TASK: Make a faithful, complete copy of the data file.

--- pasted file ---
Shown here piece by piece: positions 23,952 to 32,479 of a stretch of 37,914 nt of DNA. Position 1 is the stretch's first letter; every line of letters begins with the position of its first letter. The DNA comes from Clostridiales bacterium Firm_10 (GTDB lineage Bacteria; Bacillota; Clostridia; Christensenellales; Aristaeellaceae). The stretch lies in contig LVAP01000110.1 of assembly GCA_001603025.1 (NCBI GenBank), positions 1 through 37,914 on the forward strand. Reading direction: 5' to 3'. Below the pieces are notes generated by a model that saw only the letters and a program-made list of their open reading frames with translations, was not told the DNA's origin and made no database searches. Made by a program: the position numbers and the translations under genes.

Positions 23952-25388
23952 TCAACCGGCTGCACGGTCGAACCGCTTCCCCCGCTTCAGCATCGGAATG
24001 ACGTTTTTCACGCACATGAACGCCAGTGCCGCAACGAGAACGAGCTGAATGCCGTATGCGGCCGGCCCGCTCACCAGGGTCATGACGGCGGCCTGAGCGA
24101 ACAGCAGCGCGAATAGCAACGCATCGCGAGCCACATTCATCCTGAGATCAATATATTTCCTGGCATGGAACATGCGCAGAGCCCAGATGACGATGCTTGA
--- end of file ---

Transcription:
Shown here piece by piece: positions 23,952 to 32,479 of a stretch of 37,914 nt of DNA. Position 1 is the stretch's first letter; every line of letters begins with the position of its first letter. The DNA comes from Clostridiales bacterium Firm_10 (GTDB lineage Bacteria; Bacillota; Clostridia; Christensenellales; Aristaeellaceae). The stretch lies in contig LVAP01000110.1 of assembly GCA_001603025.1 (NCBI GenBank), positions 1 through 37,914 on the forward strand. Reading direction: 5' to 3'. Below the pieces are notes generated by a model that saw only the letters and a program-made list of their open reading frames with translations, was not told the DNA's origin and made no database searches. Made by a program: the position numbers and the translations under genes.

Positions 23952-25388
23952 TCAACCGGCTGCACGGTCGAACCGCTTCCCCCGCTTCAGCATCGGAATG
24001 ACGTTTTTCACGCACATGAACGCCAGTGCCGCAACGAGAACGAGCTGAATGCCGTATGCGGCCGGCCCGCTCACCAGGGTCATGACGGCGGCCTGAGCGA
24101 ACAGCAGCGCGAATAGCAACGCATCGCGAGCCACATTCATCCTGAGATCAATATATTTCCTGGCATGGAACATGCGCAGAGCCCAGATGACGATGCTTGA